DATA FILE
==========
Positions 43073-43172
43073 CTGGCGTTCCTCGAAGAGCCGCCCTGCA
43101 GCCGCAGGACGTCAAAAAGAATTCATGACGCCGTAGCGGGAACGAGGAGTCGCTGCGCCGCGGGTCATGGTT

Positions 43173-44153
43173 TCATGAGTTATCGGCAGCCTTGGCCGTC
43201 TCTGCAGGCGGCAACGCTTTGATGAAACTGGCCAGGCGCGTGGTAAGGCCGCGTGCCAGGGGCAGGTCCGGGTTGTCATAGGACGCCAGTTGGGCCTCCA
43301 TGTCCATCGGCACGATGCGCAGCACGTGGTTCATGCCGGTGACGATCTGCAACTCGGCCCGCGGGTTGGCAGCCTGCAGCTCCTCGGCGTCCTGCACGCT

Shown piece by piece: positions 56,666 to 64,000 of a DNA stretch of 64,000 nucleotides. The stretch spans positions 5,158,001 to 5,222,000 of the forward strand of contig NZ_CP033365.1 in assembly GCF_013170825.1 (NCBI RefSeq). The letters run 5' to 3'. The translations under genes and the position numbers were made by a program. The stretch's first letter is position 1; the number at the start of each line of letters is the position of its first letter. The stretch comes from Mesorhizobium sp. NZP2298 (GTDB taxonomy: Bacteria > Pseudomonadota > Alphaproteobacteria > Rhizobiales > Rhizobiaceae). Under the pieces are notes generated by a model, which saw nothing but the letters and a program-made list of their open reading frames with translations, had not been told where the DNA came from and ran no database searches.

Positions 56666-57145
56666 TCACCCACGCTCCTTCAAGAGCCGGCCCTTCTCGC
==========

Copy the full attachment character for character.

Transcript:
Positions 43073-43172
43073 CTGGCGTTCCTCGAAGAGCCGCCCTGCA
43101 GCCGCAGGACGTCAAAAAGAATTCATGACGCCGTAGCGGGAACGAGGAGTCGCTGCGCCGCGGGTCATGGTT

Positions 43173-44153
43173 TCATGAGTTATCGGCAGCCTTGGCCGTC
43201 TCTGCAGGCGGCAACGCTTTGATGAAACTGGCCAGGCGCGTGGTAAGGCCGCGTGCCAGGGGCAGGTCCGGGTTGTCATAGGACGCCAGTTGGGCCTCCA
43301 TGTCCATCGGCACGATGCGCAGCACGTGGTTCATGCCGGTGACGATCTGCAACTCGGCCCGCGGGTTGGCAGCCTGCAGCTCCTCGGCGTCCTGCACGCT

Shown piece by piece: positions 56,666 to 64,000 of a DNA stretch of 64,000 nucleotides. The stretch spans positions 5,158,001 to 5,222,000 of the forward strand of contig NZ_CP033365.1 in assembly GCF_013170825.1 (NCBI RefSeq). The letters run 5' to 3'. The translations under genes and the position numbers were made by a program. The stretch's first letter is position 1; the number at the start of each line of letters is the position of its first letter. The stretch comes from Mesorhizobium sp. NZP2298 (GTDB taxonomy: Bacteria > Pseudomonadota > Alphaproteobacteria > Rhizobiales > Rhizobiaceae). Under the pieces are notes generated by a model, which saw nothing but the letters and a program-made list of their open reading frames with translations, had not been told where the DNA came from and ran no database searches.

Positions 56666-57145
56666 TCACCCACGCTCCTTCAAGAGCCGGCCCTTCTCGC